Out of the most severe trial, their overflowing joy and their extreme poverty welled up in rich generosity. For I testify that they gave as much as they were able, and even beyond their ability… (2 Corinthians 8:2,3).
I was reviewing the contents of her piggy-bank with my granddaughter.
And I discovered it’s hard to teach comparative monetary value to a 3-year-old. To her, the various coins had identical value. And all the coins were more interesting than the $20 bill.
While the first century Corinthians understood monetary value, the apostle Paul was tasked with teaching them the value – and privilege – of giving.
When he wanted an illustration of sharing financial and material resources to further the Lord’s work and support His people, Paul selected a surprising example.
We often think of wealthy people who have made significant contributions to build great churches, or make large donations to Christian ministries.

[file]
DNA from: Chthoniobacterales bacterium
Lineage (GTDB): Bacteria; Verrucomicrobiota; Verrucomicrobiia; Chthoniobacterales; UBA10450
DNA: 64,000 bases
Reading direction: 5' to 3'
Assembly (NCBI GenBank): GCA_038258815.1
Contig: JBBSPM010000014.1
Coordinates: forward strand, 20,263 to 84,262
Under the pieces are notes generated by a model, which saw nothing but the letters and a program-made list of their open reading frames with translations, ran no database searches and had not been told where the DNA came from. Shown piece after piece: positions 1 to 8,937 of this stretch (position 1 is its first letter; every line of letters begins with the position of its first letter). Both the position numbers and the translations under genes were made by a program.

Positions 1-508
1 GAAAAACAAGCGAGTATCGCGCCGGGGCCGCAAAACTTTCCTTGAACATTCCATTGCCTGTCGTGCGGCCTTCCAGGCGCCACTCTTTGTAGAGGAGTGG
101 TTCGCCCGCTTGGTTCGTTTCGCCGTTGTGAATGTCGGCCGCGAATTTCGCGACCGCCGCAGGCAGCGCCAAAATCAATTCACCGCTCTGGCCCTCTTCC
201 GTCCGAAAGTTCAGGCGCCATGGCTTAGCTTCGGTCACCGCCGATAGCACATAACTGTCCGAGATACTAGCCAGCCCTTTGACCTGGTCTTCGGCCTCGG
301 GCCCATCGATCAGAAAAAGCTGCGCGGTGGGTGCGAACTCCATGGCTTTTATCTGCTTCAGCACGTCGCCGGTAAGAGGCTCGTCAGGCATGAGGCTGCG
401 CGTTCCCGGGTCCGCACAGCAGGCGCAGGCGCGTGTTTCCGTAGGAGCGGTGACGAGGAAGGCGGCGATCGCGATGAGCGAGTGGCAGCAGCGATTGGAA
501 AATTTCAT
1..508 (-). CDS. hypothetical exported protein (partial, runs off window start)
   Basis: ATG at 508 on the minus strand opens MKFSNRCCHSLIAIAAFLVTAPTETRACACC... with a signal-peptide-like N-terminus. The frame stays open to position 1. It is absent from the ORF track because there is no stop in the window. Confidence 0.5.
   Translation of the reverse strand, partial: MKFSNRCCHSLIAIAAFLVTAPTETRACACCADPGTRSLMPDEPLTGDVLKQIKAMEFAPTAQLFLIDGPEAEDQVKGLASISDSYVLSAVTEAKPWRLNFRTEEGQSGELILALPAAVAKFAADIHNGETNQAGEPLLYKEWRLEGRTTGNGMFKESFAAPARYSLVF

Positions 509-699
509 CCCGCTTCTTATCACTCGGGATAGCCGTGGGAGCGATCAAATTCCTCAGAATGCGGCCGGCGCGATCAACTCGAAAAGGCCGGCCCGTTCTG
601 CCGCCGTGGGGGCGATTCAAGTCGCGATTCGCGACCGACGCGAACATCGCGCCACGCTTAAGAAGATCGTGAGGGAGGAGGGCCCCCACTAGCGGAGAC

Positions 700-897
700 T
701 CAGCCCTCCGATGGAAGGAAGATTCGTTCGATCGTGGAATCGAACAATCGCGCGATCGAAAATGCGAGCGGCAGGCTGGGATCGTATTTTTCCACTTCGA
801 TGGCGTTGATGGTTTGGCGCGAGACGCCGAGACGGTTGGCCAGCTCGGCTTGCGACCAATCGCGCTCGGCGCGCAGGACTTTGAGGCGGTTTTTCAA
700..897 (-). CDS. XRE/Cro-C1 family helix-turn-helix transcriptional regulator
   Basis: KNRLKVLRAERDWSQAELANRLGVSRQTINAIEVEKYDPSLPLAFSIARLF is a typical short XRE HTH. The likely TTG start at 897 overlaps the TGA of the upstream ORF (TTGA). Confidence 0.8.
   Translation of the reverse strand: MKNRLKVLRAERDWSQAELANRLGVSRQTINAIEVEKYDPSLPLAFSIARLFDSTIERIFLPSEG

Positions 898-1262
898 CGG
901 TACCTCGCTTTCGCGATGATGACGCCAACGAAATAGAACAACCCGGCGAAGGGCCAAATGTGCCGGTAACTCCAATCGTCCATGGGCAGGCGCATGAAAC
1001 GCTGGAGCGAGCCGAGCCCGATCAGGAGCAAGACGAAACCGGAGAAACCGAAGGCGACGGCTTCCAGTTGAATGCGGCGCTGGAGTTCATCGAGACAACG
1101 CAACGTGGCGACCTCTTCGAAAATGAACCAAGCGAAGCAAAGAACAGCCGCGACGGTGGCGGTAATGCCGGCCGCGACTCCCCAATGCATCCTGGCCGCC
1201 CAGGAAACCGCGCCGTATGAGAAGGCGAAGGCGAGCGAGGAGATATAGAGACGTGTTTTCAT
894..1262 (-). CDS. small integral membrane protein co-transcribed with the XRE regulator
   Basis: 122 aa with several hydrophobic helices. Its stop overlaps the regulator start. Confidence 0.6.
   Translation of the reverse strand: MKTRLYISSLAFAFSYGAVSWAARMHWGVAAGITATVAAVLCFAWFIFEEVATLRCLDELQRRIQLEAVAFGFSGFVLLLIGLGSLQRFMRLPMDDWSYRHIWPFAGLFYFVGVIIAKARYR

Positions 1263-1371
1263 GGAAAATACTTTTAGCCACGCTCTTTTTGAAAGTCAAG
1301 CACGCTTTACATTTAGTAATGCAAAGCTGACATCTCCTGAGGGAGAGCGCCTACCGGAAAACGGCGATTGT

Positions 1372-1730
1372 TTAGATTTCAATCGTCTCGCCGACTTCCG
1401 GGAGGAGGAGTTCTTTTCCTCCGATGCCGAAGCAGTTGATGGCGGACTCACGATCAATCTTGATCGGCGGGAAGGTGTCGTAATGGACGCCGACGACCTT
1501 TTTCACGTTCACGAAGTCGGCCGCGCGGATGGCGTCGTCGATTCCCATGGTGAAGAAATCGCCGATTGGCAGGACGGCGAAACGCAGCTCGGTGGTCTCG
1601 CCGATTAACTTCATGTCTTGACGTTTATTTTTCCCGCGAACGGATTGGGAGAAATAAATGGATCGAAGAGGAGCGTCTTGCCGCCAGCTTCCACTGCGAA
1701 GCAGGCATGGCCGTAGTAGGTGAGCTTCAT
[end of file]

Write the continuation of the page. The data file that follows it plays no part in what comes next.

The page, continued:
But to show how God expects New Testament believers to give, Paul used an example of people who were dirt poor.
The Macedonian believers were in circumstances described as “most severe trial” and “extreme poverty”.
But because of their love for the Lord, their attitude in giving to Him was characterized by joy and rich generosity – an example we continue to learn from 20 centuries later!
Paul was clearly impressed: “they urgently pleaded with us for the privilege of sharing in this service to the saints. And they did not do as we expected, but they gave themselves first to the Lord and then to us in keeping with God’s will” (2 Corinthians 8:4,5).
When it comes to giving to the Lord, no matter what our economic situation, Christ-followers are called to recognize that everything we have comes from His hand.
And so giving back to Him is a privilege. It’s also a responsibility.
And contributing out of what the Lord has entrusted to us is a way to express our love to the Lord Jesus.
Takeaway: Is my giving to the Lord characterized by generosity and joy? Do I see the opportunity to financially support Christian ministry as a privilege, as giving back to Him what He has first entrusted to me?